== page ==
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Strings in Java

  • Difficulty Level : Easy
  • Last Updated : 13 Jul, 2021

Strings in Java are Objects that are backed internally by a char array. Since arrays are immutable(cannot grow), Strings are immutable as well. Whenever a change to a String is made, an entirely new String is created. 

Syntax:  

<String_Type> <string_variable> = "<sequence_of_string>"; 

Example:  

String str = "Geeks";

 



Memory allotment of String

Whenever a String Object is created as a literal, the object will be created in String constant pool. This allows JVM to optimize the initialization of String literal.

For example: 

String str = "Geeks";

The string can also be declared using new operator i.e. dynamically allocated. In case of String are dynamically allocated they are assigned a new memory location in heap. This string will not be added to String constant pool.

For example: 

String str = new String("Geeks");

If you want to store this string in the constant pool then you will need to “intern” it.

For example:

String internedString = str.intern(); 
// this will add the string to string constant pool.

It is preferred to use String literals as it allows JVM to optimize memory allocation.



An example that shows how to declare String 

Java




// Java code to illustrate String
import java.io.*;
import java.lang.*;
 
class Test {
    public static void main(String[] args)
    {
        // Declare String without using new operator
        String s = "GeeksforGeeks";
 
        // Prints the String.
        System.out.println("String s = " + s);
 
        // Declare String using new operator
        String s1 = new String("GeeksforGeeks");
 
        // Prints the String.
        System.out.println("String s1 = " + s1);
    }
}
Output: 
String s = GeeksforGeeks
String s1 = GeeksforGeeks

 

Interfaces and Classes in Strings in Java

  • CharBuffer: This class implements the CharSequence interface. This class is used to allow character buffers to be used in place of CharSequences. An example of such usage is the regular-expression package java.util.regex.
     
  • String: String is a sequence of characters. In java, objects of String are immutable which means a constant and cannot be changed once created.

Creating a String

  • There are two ways to create a string in Java: 
    • String literal
String s = “GeeksforGeeks”;
  • Using new keyword
String s = new String (“GeeksforGeeks”);
  • StringBuffer
    StringBuffer is a peer class of String that provides much of the functionality of strings. The string represents fixed-length, immutable character sequences while StringBuffer represents growable and writable character sequences.
    Syntax:
StringBuffer s = new StringBuffer("GeeksforGeeks");
  • StringBuilder
    The StringBuilder in Java represents a mutable sequence of characters. Since the String Class in Java creates an immutable sequence of characters, the StringBuilder class provides an alternate to String Class, as it creates a mutable sequence of characters.
    Syntax:
StringBuilder str = new StringBuilder();
str.append("GFG");
  • StringTokenizer
    StringTokenizer class in Java is used to break a string into tokens. 
    Example:

stringtokenizer

  • A StringTokenizer object internally maintains a current position within the string to be tokenized. Some operations advance this current position past the characters processed. A token is returned by taking a substring of the string that was used to create the StringTokenizer object.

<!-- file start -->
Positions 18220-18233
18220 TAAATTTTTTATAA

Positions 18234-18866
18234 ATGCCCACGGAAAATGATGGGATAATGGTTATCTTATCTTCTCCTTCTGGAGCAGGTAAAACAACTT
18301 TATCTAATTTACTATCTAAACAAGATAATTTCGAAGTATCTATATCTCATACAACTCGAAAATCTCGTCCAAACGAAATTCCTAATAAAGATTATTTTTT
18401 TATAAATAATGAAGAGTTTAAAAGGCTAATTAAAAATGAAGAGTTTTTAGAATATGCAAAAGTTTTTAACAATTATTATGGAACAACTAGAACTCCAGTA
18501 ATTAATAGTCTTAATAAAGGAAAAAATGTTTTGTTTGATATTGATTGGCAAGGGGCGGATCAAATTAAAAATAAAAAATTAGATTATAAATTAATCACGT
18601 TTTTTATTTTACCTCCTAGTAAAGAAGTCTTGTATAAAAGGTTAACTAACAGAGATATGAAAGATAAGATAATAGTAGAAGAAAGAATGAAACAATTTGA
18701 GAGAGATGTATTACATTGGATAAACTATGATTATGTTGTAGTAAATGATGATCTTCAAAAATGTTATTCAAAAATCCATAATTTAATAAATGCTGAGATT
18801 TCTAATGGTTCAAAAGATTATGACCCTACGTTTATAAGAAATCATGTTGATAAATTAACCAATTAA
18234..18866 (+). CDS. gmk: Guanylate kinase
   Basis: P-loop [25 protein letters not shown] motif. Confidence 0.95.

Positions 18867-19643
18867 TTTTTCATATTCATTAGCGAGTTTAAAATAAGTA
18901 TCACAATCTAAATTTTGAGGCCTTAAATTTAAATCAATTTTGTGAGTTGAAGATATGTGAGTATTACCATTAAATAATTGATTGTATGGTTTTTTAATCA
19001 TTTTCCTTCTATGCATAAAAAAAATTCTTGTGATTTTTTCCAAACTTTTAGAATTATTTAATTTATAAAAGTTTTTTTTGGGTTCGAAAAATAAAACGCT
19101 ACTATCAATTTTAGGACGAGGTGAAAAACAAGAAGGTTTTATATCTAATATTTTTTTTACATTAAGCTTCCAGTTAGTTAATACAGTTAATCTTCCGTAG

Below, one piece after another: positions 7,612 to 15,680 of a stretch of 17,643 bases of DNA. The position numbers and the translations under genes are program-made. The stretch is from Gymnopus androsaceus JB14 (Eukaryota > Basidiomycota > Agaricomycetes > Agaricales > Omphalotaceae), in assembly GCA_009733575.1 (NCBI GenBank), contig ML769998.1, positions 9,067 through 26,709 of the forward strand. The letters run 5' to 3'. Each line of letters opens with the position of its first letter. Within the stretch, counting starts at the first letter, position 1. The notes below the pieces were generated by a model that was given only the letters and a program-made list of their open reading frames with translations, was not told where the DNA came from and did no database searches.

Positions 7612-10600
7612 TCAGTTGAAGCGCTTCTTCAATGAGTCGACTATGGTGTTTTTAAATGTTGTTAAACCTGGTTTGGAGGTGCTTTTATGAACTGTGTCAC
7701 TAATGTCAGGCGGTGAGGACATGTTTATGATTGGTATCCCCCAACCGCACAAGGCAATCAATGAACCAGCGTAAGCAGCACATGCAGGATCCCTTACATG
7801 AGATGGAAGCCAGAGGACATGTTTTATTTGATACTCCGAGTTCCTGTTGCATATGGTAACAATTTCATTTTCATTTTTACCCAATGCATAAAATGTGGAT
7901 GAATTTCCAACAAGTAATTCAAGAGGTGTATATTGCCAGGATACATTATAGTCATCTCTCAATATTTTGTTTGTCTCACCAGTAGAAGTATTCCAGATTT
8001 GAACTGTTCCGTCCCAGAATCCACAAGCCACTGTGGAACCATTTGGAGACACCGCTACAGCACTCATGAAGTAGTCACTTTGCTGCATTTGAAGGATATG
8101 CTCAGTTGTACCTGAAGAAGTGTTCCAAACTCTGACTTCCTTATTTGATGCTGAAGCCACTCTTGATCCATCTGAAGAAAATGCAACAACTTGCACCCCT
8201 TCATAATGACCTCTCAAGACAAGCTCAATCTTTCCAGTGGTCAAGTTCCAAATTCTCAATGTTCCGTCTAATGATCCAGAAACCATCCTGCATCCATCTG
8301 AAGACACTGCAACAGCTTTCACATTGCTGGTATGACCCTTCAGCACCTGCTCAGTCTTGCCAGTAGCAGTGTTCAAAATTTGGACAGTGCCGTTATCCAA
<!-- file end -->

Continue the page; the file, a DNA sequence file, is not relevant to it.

• StringJoiner
    StringJoiner is a class in java.util package which is used to construct a sequence of characters(strings) separated by a delimiter and optionally starting with a supplied prefix and ending with a supplied suffix. Though this can also be with the help of StringBuilder class to append delimiter after each string, StringJoiner provides an easy way to do that without much code to write.
    Syntax:

public StringJoiner(CharSequence delimiter)

Above we saw we can create string by  String Literal. 

For ex- // String s=”Welcome”; 

Here the JVM checks the String Constant Pool. If the string does not exist, then a new string instance is created and placed in a pool. If the string exists, then it will not create a new object. Rather, it will return the reference to the same instance. The cache which stores these string instances is known as the String Constant pool or String Pool. In earlier versions of Java up to JDK 6 String pool was located inside PermGen(Permanent Generation) space. But in JDK 7 it is moved to the main heap area. 

Why did the String pool move from PermGen to the normal heap area? 



PermGen space is limited, the default size is just 64 MB. it was a problem with creating and storing too many string objects in PermGen space. That’s why the String pool was moved to a larger heap area. To make Java more memory efficient, the concept of string literal is used. By the use of the ‘new’ keyword, The JVM will create a new string object in the normal heap area even if the same string object is present in the string pool. 

For ex- 

String a=new String(“Bhubaneswar”)

Let’s have a look at the concept with a java program and visualize the actual JVM memory structure: 

Program:

Java




class StringStorage {
    public static void main(String args[])
    {
        String s1 = "TAT";
        String s2 = "TAT";
        String s3 = new String("TAT");
        String s4 = new String("TAT");
        System.out.println(s1);
        System.out.println(s2);
        System.out.println(s3);
        System.out.println(s4);
    }
}
Output
TAT
TAT
TAT
TAT

JVM Memory Area

Note: All objects in Java are stored in a heap. The reference variable is to the object stored in the stack area or they can be contained in other objects which puts them in the heap area also.

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